By way of example, the term “investigate”, mapped to numerical identifier ‘9’, can be added to an approximate trie of depth 4 in a language model. The language model will initially follow, in the approximate trie, the path to the node represented by the character ‘i’ and add the identifier ‘9’ to the set of values at that node (because each node stores a set of values for all subsequently-allowable sequences). It will then follow the path to the node represented by ‘n’ and add ‘9’ to its values, and the same for ‘v’, and ‘e’, at which point the maximum depth has been attained and so the procedure terminates. Subsequently, if “investigate” is being searched for by a language model, the language model will conduct a binary search of the approximate trie to follow the path ‘i’→‘n’→‘v’→‘e’ and then return the set of values at the node representing ‘e’, which will necessarily contain the value ‘9’. However, the set of values at the node representing ‘e’ will also contain values for any other strings that have also been inserted and begin with “inve”.

Hence, the language model cannot guarantee that additional sequence values that are not compatible with a specified search sequence will not be returned, when the current term input exceeds the maximum depth of the approximate trie. Hence, the extension from a standard trie is named as an ‘approximate trie’, because interrogation returns an approximation to the true set of associated values.

An alternative to the approximate trie is shown in FIG. 4b which schematically shows a probabilistic trie 33. In the illustrated example, the probabilistic trie 33 is used to store the following complete term sequences: “I”, “Ill”, “I'll”, “I'm”, as well as substrings such as “Il”, “I'l” etc. The arrows illustrate how the probabilistic trie is interrogated, given a particular KeyPressVector 31. In FIG. 4a , the KeyPressVector has three elements, corresponding to three keystrokes:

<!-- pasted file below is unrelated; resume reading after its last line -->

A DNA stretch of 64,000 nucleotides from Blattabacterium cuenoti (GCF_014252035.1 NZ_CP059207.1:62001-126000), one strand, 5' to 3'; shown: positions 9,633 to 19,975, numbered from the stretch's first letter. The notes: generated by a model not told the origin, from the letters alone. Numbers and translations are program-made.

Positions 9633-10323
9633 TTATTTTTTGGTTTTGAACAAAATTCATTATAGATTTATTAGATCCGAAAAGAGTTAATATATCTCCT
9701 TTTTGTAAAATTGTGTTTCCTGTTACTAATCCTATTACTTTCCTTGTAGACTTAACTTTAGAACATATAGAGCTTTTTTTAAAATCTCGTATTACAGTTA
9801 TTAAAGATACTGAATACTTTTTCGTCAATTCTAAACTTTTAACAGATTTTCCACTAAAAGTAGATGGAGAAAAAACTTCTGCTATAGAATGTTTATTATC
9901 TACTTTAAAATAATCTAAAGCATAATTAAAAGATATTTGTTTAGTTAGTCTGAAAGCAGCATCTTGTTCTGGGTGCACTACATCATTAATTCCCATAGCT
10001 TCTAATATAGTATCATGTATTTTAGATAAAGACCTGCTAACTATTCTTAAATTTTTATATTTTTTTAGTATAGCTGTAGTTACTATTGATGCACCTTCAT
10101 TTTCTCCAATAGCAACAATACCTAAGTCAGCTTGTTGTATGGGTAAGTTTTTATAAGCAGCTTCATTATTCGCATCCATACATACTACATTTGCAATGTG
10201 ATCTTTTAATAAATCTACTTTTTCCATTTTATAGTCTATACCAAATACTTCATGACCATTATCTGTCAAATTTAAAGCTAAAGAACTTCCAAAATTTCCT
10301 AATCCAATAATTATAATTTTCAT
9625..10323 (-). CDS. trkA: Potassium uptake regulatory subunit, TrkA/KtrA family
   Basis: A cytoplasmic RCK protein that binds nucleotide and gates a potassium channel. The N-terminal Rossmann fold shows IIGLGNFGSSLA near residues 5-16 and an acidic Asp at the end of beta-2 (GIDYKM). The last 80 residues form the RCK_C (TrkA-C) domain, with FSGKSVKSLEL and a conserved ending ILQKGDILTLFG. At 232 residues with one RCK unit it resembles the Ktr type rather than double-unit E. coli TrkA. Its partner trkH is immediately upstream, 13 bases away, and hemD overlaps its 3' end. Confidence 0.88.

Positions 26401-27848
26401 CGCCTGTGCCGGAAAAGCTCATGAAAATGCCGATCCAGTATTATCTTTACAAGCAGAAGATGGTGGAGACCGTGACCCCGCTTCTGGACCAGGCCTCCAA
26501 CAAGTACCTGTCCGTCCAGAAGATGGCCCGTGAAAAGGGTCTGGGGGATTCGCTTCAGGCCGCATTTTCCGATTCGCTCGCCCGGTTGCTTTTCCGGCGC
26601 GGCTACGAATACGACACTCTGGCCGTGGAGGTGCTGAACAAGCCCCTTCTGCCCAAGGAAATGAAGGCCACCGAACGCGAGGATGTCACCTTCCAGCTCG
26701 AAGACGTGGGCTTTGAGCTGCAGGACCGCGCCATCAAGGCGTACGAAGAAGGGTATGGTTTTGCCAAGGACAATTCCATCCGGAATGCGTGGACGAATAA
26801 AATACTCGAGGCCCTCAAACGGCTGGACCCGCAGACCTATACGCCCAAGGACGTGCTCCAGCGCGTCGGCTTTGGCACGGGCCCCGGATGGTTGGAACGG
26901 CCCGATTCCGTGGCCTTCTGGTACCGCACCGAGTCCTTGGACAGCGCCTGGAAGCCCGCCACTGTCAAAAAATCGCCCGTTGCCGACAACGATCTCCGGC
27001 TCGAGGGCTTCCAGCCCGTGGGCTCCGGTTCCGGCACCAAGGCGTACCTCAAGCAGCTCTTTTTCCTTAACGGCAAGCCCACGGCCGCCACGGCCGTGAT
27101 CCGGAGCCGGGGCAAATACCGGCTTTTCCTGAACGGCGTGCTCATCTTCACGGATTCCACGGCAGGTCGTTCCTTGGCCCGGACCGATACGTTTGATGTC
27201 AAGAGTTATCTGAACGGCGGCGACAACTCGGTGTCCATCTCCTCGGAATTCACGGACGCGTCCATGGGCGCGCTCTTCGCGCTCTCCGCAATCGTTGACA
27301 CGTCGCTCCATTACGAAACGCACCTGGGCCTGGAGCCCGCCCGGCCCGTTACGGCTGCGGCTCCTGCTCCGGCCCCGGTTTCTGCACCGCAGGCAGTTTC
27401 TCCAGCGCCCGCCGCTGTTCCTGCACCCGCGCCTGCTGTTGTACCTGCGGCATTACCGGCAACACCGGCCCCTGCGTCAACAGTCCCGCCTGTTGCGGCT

1) [(I→1.0)]

2) [(l→0.5), ('l→0.5)]

3) [(l→0.2)]

Note that for simplicity in this example, the third element of the KeyPressVector consists of a single element with probability 0.2. In practice, each element would consist of a true probability distribution, i.e. summing to 1. Furthermore, for simplicity, this example describes an individual character entry keystroke.

Each arrow in FIG. 4b represents recognition of a sequence within the KeyPressVector (which relates to a character that has been entered by a keystroke), and the interrogation procedure attempts to follow every possible path through the KeyPressVector as it descends through the probabilistic trie. If a match is found, the associated probability value for the sequence is multiplied with the current cumulative probability state, and the process continues. The output from interrogation of the probabilistic trie is a sequence of term identifiers mapped to probability values, each term identifier representing a term for which a single path through the KeyPressVector is a (potentially improper) substring.

In this example, if the probabilistic trie is being interrogated with the KeyPressVector, the system would begin at the root node 40, and attempt to follow the sequence contained in the first item in the first element of the KeyPressVector, which in this case is the character “I”. The only path leaving the root node contains the character “I” so the system follows it and updates the probability state to 1.0. Since there are no further items in the first element of the KeyPressVector the system moves to the next element, first attempting to follow the character ‘l’ and then the sequence “'l”. Both options match the structure of the trie, so both paths are followed and the probability state splits into two, with the relevant multiplication performed in each. In both cases the current state is multiplied by 0.5 to yield 0.5. Note that the system has traversed two states within the trie to follow the “'l” path, but this is considered a single probabilistic transaction, as specified by the KeyPressVector because the user did not enter the apostrophe. The system then moves onto the final element in the KeyPressVector and attempts to match the character ‘l’ from both current states. This is a success, and the relevant probabilistic multiplications are made in both cases, yielding current states of 0.1. As there are no further elements in the KeyPressVector, the system returns the values in the nodes at each end point, along with their respective probability state values, in this case the indentifiers 2 and 4, both mapped to the probability value 0.1.